by Ryan Olsen
The sun was shining through the makeshift window I made from duct-taping broken bits of bottles and shards of larger windows. The green, blue and clear tints cast dim rays of light on the dirt floor next to the dusty bucket I now call a sink, shower and dishwasher. If you squint, it is as close to stained glass as you can now get. My friend James calls it a “work of art” with his sarcasm he picked up from me that masks his pain.
James used to be a happy-go-lucky fella that could find joy in most things. The son-of-a-bitch would whistle a silly tune as he walked the three miles to get his daily allotment of water. As I grumbled when the shambles of a government we have left decided to horde and ration water, James was enthusiastic we commoners could even get some. Until his kid became a victim of The Sculptors, you couldn’t meet a more genuinely happy person.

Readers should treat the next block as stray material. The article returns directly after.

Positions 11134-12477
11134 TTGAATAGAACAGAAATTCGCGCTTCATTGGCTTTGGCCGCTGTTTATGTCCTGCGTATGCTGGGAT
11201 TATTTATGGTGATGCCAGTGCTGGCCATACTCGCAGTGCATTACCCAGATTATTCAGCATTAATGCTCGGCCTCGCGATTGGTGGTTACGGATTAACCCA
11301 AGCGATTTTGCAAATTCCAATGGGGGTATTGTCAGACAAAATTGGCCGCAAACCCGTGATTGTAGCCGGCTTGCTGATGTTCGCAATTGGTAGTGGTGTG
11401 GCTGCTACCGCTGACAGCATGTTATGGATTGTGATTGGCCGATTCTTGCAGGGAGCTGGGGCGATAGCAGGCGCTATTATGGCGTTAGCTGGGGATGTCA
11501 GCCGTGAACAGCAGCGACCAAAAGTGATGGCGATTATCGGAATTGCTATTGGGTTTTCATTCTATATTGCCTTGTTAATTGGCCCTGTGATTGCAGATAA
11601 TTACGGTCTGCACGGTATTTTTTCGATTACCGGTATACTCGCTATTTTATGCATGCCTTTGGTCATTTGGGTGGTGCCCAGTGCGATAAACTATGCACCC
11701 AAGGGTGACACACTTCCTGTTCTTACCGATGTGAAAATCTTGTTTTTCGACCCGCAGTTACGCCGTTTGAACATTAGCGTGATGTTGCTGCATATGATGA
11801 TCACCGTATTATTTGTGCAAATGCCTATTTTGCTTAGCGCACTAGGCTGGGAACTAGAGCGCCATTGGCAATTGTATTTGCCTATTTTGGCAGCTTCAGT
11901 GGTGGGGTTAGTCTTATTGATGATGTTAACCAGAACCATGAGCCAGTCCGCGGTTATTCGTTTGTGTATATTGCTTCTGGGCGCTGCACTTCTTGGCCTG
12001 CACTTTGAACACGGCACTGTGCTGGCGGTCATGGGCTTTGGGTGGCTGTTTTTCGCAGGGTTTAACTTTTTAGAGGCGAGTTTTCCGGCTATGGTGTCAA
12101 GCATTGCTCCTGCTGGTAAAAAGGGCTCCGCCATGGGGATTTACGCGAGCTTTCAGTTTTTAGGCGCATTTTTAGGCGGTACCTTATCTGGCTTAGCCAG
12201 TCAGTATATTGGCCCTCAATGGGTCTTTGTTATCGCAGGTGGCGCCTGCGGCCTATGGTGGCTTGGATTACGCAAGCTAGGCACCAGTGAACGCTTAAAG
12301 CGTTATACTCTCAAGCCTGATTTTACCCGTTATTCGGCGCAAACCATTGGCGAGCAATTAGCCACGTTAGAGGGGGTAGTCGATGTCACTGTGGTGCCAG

The Sculptors are something we have to deal with. And that is the cold, hard truth. Unlike the mythological boogeymen in classic tales like Werewolves or Vampires, The Sculptors are normal people driven mad by the horrors they saw after a few nations thought it would be a great idea to use their Ion Cannons on each other like using a magnifying glass to fry some ants. The resulting damage from the Earth destroying weapons and manmade chaos that erupted even faster than the cannons could reload created the conditions that put some people over the mental edge, the rest of us found our own coping mechanism.